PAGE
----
Guido Forti had signed the new Concorde Agreement shortly before the team’s demise, which meant they were entitled to a share of the extra television revenue.

Andrea Montermini aboard the Shannon Racing-liveried Forti FG03 during the 1996 Spanish Grand Prix. Despite the upgrades on the new car, Montermini failed to qualify. Image Sourced from @DNPQ_ via Twitter.

Speaking to Italian website F1Sport in 2014, Stirano labelled Pedro Diniz’s departure and Guido Forti’s stubbornness as the root of the team’s eventual downfall:

“When we entered F1 in 1995, the team had behaved in a dignified way,” Stirano said.

“The ’95 season was positive [in a way], we finished bottom in almost all the races with one driver or another. Even, for a very unfortunate case, we did not take points in Adelaide with [Roberto] Moreno.”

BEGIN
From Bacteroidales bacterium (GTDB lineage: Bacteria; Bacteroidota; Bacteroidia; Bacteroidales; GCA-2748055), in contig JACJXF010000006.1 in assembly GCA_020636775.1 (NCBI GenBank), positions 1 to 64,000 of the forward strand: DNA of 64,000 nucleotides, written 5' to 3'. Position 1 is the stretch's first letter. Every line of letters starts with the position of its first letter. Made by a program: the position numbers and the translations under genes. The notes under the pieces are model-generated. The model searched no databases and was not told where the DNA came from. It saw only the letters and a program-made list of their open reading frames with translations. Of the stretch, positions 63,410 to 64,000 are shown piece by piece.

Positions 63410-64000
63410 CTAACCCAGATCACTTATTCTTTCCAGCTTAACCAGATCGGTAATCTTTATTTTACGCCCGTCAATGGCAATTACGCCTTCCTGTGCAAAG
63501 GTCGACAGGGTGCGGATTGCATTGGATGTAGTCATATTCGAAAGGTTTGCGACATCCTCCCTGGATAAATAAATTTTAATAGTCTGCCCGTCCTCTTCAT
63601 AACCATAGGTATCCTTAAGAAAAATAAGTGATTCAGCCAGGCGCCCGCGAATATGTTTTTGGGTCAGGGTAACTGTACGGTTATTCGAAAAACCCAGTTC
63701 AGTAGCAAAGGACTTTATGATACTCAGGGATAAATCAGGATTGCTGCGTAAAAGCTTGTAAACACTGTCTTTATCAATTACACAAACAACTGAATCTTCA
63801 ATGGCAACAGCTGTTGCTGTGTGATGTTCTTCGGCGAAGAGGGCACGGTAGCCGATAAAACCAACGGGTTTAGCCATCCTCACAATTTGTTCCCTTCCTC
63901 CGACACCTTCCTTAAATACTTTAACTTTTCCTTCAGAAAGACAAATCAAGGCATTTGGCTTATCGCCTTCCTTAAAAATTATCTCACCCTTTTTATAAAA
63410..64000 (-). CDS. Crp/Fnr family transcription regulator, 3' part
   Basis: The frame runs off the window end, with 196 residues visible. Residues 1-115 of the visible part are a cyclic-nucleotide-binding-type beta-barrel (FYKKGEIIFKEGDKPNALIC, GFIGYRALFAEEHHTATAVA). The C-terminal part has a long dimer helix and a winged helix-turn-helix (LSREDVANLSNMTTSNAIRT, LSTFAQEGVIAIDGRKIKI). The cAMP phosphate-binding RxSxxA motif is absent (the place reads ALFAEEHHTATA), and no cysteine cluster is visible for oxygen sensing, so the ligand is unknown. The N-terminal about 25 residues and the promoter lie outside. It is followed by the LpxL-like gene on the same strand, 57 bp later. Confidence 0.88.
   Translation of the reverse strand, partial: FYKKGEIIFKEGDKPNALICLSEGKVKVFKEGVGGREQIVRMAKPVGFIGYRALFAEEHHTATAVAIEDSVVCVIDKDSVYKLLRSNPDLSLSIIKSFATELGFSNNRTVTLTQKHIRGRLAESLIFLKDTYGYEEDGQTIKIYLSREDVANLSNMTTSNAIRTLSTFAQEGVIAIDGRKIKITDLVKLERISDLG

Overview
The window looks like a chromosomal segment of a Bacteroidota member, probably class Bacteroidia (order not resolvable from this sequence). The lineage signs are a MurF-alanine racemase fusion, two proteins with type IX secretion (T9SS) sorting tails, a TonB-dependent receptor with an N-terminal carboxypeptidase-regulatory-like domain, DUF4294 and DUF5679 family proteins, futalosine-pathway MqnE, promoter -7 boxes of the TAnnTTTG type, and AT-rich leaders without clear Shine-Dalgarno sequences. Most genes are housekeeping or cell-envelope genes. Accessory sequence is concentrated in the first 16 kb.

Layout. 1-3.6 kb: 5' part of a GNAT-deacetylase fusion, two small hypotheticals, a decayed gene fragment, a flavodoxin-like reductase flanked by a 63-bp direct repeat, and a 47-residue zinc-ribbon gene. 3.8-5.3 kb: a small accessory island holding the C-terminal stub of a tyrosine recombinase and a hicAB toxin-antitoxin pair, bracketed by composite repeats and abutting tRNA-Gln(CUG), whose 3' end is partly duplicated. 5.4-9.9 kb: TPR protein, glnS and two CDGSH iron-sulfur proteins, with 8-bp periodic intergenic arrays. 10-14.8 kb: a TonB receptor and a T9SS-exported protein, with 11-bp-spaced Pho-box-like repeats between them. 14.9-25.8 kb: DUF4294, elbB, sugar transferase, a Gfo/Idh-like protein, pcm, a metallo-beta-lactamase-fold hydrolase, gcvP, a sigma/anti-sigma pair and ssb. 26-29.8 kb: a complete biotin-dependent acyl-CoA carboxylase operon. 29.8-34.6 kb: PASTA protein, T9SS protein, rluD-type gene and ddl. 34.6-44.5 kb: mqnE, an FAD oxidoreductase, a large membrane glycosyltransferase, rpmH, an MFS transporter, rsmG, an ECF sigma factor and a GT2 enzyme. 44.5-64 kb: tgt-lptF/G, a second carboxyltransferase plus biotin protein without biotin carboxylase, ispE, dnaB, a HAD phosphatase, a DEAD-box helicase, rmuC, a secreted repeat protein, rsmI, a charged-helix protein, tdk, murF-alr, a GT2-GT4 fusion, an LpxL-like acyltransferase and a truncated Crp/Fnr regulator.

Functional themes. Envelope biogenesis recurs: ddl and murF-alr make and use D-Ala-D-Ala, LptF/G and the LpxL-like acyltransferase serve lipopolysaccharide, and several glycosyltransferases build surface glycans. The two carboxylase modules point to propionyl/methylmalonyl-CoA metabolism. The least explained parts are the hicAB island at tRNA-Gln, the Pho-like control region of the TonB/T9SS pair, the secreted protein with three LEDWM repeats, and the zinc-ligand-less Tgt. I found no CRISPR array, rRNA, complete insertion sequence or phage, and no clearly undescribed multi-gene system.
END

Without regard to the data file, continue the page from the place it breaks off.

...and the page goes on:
“We were able to create a structure with a hundred people but in the team, there was a problem related to the pilot, Pedro Diniz, who at the end of the year abandoned the team of which, among other things, he was a shareholder.”

“He moved to Ligier and we found ourselves without a sponsorship [for 1996].”

“I was a fraternal friend of Guido Forti, as well as sports director and technical director of the team.”

Giorgio Stirano (left) in the OPC EuroTeam garage talking to Team Owner Gabriele Seresina and their driver, Jeroen Bleekemolen, during the 2003 DTM season. Image Sourced from autosport.nl. 

“Just as a friend, I advised him to leave F1, to stop at the end of the year because of Diniz’s departure, because without resources we would not have had an easy life.”

“He decided to continue, engaging [Andrea] Montermini and [Luca] Badoer, and I remained in the team until the end of the construction of the new car [the FG03].”

“Guido was stubborn, that was his character, but this led him to failure. In the end he was cheated for not having a written contract with the Diniz family.”

From the 54 entries Forti Corse made across 27 Grand Prix, their cars made 44 starts, in which their drivers retired on 25 occasions.